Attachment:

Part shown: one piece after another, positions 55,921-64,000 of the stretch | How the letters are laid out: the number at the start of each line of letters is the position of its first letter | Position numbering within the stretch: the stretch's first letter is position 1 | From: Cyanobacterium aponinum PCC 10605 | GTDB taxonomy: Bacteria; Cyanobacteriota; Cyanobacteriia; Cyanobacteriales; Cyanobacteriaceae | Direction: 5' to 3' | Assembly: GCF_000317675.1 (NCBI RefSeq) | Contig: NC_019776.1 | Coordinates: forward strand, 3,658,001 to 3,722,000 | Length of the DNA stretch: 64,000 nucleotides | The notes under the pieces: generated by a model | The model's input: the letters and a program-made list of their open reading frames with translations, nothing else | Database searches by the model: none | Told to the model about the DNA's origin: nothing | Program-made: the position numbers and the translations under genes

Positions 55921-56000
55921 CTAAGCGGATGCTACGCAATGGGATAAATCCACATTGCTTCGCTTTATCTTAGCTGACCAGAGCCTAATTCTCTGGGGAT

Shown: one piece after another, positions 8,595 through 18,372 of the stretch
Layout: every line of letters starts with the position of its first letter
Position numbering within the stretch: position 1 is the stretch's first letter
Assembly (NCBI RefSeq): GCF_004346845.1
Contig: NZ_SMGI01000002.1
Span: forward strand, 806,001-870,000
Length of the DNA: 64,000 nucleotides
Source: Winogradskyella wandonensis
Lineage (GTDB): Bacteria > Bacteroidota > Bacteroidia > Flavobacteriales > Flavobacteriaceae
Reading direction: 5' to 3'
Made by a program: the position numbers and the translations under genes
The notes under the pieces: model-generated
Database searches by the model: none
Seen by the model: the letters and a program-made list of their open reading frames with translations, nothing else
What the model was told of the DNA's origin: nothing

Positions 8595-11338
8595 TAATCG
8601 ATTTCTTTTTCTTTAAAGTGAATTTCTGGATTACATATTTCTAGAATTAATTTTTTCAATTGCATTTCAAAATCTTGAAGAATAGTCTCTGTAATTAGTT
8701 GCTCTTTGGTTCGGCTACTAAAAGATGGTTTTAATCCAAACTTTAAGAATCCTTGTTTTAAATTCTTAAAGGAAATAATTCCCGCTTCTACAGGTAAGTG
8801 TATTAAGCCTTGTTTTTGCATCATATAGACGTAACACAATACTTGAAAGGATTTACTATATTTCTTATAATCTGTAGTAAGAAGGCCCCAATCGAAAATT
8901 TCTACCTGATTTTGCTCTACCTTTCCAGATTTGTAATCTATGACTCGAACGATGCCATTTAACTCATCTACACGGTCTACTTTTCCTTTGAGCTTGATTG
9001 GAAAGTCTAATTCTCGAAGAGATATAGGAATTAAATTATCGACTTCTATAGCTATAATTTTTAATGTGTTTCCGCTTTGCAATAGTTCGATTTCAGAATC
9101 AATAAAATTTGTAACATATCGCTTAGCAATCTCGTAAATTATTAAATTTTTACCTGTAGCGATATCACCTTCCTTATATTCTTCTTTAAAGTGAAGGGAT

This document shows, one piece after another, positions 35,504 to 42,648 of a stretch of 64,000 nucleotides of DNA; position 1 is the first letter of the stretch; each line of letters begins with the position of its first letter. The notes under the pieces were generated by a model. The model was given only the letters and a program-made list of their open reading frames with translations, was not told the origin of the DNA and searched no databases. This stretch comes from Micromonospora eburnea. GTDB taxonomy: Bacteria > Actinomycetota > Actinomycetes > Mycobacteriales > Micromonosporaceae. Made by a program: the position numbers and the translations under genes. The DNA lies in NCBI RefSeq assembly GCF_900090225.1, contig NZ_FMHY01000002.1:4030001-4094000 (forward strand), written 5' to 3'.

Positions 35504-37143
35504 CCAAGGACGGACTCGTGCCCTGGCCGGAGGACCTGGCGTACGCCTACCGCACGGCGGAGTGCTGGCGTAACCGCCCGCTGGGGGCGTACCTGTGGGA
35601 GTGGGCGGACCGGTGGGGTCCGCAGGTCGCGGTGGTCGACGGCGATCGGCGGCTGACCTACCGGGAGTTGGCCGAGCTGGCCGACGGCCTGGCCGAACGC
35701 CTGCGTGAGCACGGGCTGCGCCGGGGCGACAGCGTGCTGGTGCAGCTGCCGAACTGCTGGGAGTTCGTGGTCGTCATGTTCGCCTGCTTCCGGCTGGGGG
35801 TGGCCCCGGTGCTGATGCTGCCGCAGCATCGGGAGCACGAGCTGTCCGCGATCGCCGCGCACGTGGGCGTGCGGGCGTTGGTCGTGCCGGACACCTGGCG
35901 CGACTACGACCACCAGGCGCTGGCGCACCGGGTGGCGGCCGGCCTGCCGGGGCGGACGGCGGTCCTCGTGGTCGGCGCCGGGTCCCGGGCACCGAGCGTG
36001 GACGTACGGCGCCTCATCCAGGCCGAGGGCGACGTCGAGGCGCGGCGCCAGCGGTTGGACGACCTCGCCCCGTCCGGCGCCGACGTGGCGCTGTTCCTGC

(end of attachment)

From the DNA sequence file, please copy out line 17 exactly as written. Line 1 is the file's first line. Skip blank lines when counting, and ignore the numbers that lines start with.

Seen by the model: the letters and a program-made list of their open reading frames with translations, nothing else